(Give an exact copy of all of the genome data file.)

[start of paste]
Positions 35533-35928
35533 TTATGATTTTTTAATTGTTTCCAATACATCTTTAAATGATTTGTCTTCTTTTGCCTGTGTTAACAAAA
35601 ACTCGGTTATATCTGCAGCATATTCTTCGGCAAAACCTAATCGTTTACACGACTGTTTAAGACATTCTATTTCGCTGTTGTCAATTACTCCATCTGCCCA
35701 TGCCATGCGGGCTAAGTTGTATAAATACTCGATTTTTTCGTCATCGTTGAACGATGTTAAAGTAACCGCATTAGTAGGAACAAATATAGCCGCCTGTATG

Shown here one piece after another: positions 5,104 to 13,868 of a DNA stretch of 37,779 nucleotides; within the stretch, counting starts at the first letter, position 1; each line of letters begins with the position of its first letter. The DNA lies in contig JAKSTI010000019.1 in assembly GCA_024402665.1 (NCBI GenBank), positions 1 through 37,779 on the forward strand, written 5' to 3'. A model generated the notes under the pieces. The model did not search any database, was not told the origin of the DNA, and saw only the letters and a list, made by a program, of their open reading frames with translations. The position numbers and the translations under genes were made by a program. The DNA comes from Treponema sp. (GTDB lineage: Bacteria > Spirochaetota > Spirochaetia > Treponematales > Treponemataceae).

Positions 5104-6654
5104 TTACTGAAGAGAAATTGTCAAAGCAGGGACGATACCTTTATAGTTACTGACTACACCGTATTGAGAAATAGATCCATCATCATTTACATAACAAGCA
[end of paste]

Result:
Positions 35533-35928
35533 TTATGATTTTTTAATTGTTTCCAATACATCTTTAAATGATTTGTCTTCTTTTGCCTGTGTTAACAAAA
35601 ACTCGGTTATATCTGCAGCATATTCTTCGGCAAAACCTAATCGTTTACACGACTGTTTAAGACATTCTATTTCGCTGTTGTCAATTACTCCATCTGCCCA
35701 TGCCATGCGGGCTAAGTTGTATAAATACTCGATTTTTTCGTCATCGTTGAACGATGTTAAAGTAACCGCATTAGTAGGAACAAATATAGCCGCCTGTATG

Shown here one piece after another: positions 5,104 to 13,868 of a DNA stretch of 37,779 nucleotides; within the stretch, counting starts at the first letter, position 1; each line of letters begins with the position of its first letter. The DNA lies in contig JAKSTI010000019.1 in assembly GCA_024402665.1 (NCBI GenBank), positions 1 through 37,779 on the forward strand, written 5' to 3'. A model generated the notes under the pieces. The model did not search any database, was not told the origin of the DNA, and saw only the letters and a list, made by a program, of their open reading frames with translations. The position numbers and the translations under genes were made by a program. The DNA comes from Treponema sp. (GTDB lineage: Bacteria > Spirochaetota > Spirochaetia > Treponematales > Treponemataceae).

Positions 5104-6654
5104 TTACTGAAGAGAAATTGTCAAAGCAGGGACGATACCTTTATAGTTACTGACTACACCGTATTGAGAAATAGATCCATCATCATTTACATAACAAGCA